While New Zealand’s highly protected relationship with the British market for agricultural exports was quite an extreme example of protectionism, it was not out of keeping with the time. In the late 1940s, the General Agreement on Tariffs and Trade (GATT) negotiations were commenced to create greater freedom in world trade. The main parties to the original negotiations all agreed that the compelling problems of global food security after WWII meant that agriculture and food should be exempted from all GATT negotiations. It was thought essential that agricultural trade be retained under the protected control of governments and, in the post-war period, agriculture became one of the most highly protected and subsidized economic sectors in the world economy. In a policy sense, this was considered essential in a world where food security was a highly compelling problem.
When the Uruguay Round of GATT negotiations commenced in 1985, the inclusion of agriculture was a sign of exactly how powerful the trade liberalization movement had become. The Uruguay Round was highly significant. In addition to being the first to include agriculture, it would conclude with the formation of the World Trade Organization (WTO) in 1995. It was also, without doubt, the trade round that most excited New Zealand’s politicians, who saw it as the first step in a seemingly inevitable transition to free trade for our agricultural exports.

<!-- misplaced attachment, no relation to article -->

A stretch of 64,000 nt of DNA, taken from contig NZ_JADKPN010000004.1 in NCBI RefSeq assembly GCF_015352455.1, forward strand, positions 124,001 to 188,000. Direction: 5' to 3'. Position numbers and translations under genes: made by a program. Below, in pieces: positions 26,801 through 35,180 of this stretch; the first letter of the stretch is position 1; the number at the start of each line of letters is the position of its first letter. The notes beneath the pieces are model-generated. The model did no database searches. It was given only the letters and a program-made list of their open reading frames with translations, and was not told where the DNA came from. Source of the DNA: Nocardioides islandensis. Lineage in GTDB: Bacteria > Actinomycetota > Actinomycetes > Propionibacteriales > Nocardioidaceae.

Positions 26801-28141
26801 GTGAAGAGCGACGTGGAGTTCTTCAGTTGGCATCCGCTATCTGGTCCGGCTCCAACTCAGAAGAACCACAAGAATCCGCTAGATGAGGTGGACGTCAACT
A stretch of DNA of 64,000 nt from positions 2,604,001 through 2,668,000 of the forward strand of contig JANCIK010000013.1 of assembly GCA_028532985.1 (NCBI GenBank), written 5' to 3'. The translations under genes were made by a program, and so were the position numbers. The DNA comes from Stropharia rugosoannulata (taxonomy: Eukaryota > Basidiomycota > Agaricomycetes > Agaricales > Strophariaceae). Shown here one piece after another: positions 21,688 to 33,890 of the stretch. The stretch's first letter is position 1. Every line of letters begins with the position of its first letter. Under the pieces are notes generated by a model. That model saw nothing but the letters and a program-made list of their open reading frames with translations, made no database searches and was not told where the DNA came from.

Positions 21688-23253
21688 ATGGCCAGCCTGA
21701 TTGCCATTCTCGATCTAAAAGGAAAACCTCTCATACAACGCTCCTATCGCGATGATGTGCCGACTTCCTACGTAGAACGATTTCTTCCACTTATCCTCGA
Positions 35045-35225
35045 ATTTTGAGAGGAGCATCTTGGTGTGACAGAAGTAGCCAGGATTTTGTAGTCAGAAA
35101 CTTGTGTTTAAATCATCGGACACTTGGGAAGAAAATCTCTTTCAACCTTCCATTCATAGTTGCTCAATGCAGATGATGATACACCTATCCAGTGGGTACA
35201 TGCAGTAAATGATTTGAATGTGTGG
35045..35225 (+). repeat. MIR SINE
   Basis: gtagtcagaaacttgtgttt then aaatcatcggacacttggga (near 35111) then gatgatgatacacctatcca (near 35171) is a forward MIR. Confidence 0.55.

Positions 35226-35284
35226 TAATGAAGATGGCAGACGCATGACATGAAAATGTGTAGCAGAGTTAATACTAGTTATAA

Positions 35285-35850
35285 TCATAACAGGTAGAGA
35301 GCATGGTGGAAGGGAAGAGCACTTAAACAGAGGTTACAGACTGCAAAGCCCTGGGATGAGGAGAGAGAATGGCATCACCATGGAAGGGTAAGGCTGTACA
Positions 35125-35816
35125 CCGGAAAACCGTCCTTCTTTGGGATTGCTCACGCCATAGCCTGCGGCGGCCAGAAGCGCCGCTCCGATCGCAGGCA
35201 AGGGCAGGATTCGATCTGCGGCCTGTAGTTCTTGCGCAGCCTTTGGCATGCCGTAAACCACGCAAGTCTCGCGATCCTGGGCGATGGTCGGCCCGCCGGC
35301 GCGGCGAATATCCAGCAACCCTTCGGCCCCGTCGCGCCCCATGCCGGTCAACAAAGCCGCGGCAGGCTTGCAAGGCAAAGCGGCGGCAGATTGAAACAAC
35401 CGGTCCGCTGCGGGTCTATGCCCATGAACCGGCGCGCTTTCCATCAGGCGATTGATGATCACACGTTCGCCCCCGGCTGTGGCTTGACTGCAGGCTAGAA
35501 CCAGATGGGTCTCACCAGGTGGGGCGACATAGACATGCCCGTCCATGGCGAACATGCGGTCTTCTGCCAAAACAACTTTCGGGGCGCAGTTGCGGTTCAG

How disappointing the subsequent 20 years have been for the acolytes of agricultural free trade. Two successive rounds of World Trade Organization (WTO) negotiations (the Millennium Round and the Doha Round) encountered increasing opposition from emerging, empowered negotiators from the Developing World. These new players considered that the countries of the Global North were somewhat hypocritical in their zealous pursuit of market access for new economic activities in emerging markets while being increasingly tardy in reducing support for their domestic agricultural sectors. Then, the increasingly slow pace of the Doha Round was confronted by the Global Food Crisis of 2008-2011 which witnessed a dramatic spike in world food prices. Faced with the highest real food prices since the 1940s, many Developing World economies began to openly advocate for the right to retain state intervention in domestic markets for staple foods, the return of market interventions, stockpiling, and even tariffs. All of these amplified the reversal of political impetus for agricultural trade liberalization that had seemed so unstoppable at the end of the Uruguay Round in 1995.